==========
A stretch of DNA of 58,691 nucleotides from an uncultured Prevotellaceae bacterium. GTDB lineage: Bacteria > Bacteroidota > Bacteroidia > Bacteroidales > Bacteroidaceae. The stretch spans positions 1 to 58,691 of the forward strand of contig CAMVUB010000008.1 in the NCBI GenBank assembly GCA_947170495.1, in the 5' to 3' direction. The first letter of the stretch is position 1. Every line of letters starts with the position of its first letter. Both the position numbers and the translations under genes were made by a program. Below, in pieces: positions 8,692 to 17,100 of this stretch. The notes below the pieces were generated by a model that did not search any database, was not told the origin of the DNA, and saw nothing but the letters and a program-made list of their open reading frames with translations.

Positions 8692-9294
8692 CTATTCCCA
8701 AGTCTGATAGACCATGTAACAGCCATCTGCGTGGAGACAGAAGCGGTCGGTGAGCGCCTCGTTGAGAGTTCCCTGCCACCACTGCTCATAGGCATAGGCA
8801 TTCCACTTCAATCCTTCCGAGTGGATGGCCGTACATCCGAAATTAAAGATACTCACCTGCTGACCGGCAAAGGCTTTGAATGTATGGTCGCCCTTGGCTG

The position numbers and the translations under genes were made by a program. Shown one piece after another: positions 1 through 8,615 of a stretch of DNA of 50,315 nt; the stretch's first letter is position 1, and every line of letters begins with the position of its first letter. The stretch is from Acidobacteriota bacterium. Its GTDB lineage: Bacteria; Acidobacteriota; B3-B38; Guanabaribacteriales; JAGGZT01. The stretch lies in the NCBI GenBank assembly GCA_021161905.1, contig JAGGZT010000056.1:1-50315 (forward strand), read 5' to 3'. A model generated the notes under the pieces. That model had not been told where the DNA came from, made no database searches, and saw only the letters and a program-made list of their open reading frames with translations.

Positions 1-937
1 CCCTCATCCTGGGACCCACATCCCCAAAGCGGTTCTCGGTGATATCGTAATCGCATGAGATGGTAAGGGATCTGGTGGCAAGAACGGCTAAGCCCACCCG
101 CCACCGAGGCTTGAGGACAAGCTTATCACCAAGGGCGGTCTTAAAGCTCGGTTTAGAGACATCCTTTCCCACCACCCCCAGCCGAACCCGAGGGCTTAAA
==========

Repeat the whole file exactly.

A stretch of DNA of 58,691 nucleotides from an uncultured Prevotellaceae bacterium. GTDB lineage: Bacteria > Bacteroidota > Bacteroidia > Bacteroidales > Bacteroidaceae. The stretch spans positions 1 to 58,691 of the forward strand of contig CAMVUB010000008.1 in the NCBI GenBank assembly GCA_947170495.1, in the 5' to 3' direction. The first letter of the stretch is position 1. Every line of letters starts with the position of its first letter. Both the position numbers and the translations under genes were made by a program. Below, in pieces: positions 8,692 to 17,100 of this stretch. The notes below the pieces were generated by a model that did not search any database, was not told the origin of the DNA, and saw nothing but the letters and a program-made list of their open reading frames with translations.

Positions 8692-9294
8692 CTATTCCCA
8701 AGTCTGATAGACCATGTAACAGCCATCTGCGTGGAGACAGAAGCGGTCGGTGAGCGCCTCGTTGAGAGTTCCCTGCCACCACTGCTCATAGGCATAGGCA
8801 TTCCACTTCAATCCTTCCGAGTGGATGGCCGTACATCCGAAATTAAAGATACTCACCTGCTGACCGGCAAAGGCTTTGAATGTATGGTCGCCCTTGGCTG

The position numbers and the translations under genes were made by a program. Shown one piece after another: positions 1 through 8,615 of a stretch of DNA of 50,315 nt; the stretch's first letter is position 1, and every line of letters begins with the position of its first letter. The stretch is from Acidobacteriota bacterium. Its GTDB lineage: Bacteria; Acidobacteriota; B3-B38; Guanabaribacteriales; JAGGZT01. The stretch lies in the NCBI GenBank assembly GCA_021161905.1, contig JAGGZT010000056.1:1-50315 (forward strand), read 5' to 3'. A model generated the notes under the pieces. That model had not been told where the DNA came from, made no database searches, and saw only the letters and a program-made list of their open reading frames with translations.

Positions 1-937
1 CCCTCATCCTGGGACCCACATCCCCAAAGCGGTTCTCGGTGATATCGTAATCGCATGAGATGGTAAGGGATCTGGTGGCAAGAACGGCTAAGCCCACCCG
101 CCACCGAGGCTTGAGGACAAGCTTATCACCAAGGGCGGTCTTAAAGCTCGGTTTAGAGACATCCTTTCCCACCACCCCCAGCCGAACCCGAGGGCTTAAA